“That really was the snowball that created the avalanche in terms of what my work is today.”
Basketballs that had been left by their lonesome on empty courts around the city also caught his eye, as if stories and hoop dreams were scuffled onto the worn-out leather. He intentionally assembles them into neat lines and “X” shapes, like beanstalks, he explained, leading you to new places.
“I think one of the things so many people are drawn to about basketball is it’s one of those sports you can literally make something out of almost nothing… I do think, these pieces, for me, as kinda dark and dirty as they might be perceived are about hope.”
Having grown up a Clippers, Knicks and Lakers fan (in that order), Winston like many of us, wanted to be just like Mike. There’s a parallel between his work and using familiar objects, like basketballs, that others can also connect to.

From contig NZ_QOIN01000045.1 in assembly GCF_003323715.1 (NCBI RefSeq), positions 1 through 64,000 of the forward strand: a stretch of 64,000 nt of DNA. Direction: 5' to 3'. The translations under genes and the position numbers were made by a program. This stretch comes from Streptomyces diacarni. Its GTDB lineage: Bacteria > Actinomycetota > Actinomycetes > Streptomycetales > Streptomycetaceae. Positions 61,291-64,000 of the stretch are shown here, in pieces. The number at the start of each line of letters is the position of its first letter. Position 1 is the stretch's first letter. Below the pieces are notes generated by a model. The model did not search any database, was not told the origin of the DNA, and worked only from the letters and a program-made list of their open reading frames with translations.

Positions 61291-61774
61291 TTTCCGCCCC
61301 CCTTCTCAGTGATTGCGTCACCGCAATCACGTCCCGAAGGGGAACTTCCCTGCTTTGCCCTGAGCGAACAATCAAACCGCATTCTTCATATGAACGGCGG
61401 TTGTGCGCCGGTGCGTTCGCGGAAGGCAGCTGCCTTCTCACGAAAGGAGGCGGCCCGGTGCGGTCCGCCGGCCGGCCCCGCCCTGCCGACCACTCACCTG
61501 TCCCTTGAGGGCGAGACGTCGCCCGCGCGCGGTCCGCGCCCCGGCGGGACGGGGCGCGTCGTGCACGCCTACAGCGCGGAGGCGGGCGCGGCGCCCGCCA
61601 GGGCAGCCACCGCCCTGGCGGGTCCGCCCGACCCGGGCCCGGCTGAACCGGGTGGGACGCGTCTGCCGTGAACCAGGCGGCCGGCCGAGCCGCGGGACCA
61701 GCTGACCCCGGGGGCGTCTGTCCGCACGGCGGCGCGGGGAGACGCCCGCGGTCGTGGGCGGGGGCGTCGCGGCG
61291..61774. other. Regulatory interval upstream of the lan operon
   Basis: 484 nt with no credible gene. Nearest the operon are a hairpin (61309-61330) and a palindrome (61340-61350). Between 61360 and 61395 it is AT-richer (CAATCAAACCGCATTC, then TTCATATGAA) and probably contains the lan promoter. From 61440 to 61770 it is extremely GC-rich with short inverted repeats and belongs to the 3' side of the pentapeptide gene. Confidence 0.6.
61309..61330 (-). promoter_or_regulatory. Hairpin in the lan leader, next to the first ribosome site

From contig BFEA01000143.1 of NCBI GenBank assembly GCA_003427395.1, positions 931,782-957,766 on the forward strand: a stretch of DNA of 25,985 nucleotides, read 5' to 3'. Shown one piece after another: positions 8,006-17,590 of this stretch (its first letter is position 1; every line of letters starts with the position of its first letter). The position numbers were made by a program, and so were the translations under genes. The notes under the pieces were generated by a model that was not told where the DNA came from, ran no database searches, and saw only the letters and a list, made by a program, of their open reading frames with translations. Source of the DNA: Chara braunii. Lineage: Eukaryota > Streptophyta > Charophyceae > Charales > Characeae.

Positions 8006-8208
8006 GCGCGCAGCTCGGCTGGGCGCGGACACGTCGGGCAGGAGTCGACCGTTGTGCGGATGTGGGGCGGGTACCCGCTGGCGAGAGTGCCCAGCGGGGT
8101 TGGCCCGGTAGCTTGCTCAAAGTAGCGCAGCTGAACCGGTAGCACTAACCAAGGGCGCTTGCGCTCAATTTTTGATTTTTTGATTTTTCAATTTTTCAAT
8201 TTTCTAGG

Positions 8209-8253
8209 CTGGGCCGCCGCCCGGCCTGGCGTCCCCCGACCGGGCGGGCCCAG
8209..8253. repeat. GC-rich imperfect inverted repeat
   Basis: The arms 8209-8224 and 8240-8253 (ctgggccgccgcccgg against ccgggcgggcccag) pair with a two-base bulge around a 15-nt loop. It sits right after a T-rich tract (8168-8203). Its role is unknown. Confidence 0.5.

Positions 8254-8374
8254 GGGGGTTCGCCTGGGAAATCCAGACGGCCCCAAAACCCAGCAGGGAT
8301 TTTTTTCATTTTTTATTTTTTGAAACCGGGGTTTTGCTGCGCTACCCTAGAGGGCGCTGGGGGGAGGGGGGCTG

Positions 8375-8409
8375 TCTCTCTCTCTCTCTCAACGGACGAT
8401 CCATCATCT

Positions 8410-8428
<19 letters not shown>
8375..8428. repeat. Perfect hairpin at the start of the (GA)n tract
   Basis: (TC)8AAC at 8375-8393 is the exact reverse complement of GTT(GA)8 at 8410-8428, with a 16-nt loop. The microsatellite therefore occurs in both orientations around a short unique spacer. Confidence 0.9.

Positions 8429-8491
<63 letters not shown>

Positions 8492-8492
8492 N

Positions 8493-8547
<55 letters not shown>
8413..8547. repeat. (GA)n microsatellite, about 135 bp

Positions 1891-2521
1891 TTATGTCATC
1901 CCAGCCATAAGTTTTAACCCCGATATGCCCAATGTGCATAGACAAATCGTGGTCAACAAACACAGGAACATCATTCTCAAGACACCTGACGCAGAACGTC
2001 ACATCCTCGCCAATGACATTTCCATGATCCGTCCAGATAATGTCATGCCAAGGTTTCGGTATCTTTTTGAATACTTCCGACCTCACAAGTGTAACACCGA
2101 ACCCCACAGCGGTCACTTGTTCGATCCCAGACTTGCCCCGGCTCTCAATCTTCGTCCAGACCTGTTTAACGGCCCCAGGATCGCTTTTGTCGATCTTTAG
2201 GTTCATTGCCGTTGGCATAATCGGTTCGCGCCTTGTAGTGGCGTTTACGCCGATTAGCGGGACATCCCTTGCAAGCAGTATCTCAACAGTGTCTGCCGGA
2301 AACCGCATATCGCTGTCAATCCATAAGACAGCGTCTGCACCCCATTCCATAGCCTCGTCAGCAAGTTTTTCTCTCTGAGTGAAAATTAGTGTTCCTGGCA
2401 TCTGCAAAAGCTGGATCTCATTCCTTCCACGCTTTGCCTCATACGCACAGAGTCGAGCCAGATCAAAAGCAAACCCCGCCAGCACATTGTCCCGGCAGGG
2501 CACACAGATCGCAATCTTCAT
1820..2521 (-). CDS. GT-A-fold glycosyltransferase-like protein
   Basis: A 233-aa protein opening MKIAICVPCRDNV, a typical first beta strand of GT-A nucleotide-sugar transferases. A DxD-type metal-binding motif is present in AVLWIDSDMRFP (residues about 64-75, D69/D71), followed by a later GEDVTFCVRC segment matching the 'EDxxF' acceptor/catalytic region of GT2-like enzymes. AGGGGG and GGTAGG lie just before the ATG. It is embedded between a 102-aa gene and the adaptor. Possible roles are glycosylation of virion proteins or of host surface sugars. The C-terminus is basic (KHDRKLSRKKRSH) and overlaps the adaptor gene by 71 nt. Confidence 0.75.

“Art can be super intimidating and it can be very elitist and I want people to understand like you can do it too and you shouldn’t be afraid to ask questions,” he said.
He admires the work of creatives and supporters, like Virgil Abloh. The two “met on the internet five years ago” and have had in-depth conversations about the idea of celebrity and putting people and athletes on pedestals.
“When [Abloh] had his line before Off-White, Pyrex Vision, I just remember thinking like this wild, this guy is putting Caravaggio painting on clothes, referencing Pyrex, the crack epidemic, hip-hop, bridging all this stuff together… That ethos that he has is something that I’ve been drawn to and I just think that he’s just a really brilliant mind.”